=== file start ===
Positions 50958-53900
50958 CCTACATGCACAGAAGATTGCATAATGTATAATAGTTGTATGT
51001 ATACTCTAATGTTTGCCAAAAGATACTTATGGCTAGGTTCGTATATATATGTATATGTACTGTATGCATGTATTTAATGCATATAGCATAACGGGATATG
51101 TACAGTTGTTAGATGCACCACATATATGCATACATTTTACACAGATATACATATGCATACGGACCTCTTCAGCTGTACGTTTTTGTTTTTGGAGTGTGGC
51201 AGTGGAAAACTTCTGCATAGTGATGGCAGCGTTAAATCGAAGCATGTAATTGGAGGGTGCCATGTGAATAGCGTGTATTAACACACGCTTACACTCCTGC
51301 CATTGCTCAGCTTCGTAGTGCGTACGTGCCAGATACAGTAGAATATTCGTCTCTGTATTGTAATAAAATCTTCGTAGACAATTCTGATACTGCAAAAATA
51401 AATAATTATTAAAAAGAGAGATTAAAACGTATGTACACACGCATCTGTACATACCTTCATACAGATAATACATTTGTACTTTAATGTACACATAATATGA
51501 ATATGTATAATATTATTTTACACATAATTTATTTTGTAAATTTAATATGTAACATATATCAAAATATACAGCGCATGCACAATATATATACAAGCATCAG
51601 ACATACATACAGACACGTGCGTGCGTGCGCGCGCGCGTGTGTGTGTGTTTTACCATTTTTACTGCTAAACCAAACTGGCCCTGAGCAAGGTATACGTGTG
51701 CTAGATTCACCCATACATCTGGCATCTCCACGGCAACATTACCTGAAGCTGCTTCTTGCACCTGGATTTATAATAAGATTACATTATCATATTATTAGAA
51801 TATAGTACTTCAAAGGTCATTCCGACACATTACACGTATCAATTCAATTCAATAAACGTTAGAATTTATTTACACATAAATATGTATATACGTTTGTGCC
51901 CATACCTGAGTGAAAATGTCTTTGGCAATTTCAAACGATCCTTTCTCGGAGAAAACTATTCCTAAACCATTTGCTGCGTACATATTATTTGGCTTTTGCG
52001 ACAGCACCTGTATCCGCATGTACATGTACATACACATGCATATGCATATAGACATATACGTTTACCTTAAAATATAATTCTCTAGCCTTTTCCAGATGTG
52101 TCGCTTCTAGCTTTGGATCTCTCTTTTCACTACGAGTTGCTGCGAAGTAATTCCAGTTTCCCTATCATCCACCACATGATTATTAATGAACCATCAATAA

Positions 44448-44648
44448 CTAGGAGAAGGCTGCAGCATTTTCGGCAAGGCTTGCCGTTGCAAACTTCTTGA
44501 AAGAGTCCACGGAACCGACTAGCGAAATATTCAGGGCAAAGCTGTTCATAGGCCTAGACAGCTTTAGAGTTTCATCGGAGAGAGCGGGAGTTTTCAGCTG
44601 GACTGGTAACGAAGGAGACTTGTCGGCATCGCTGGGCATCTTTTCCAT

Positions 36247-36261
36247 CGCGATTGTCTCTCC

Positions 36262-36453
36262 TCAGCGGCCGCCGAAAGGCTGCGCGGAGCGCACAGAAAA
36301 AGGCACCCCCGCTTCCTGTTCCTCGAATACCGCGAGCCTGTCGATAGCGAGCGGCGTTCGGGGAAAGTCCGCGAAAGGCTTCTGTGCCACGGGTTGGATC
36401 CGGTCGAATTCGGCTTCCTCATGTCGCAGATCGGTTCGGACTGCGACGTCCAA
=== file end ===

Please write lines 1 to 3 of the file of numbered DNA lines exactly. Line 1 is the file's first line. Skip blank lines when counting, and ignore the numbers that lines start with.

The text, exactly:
Positions 50958-53900
50958 CCTACATGCACAGAAGATTGCATAATGTATAATAGTTGTATGT
51001 ATACTCTAATGTTTGCCAAAAGATACTTATGGCTAGGTTCGTATATATATGTATATGTACTGTATGCATGTATTTAATGCATATAGCATAACGGGATATG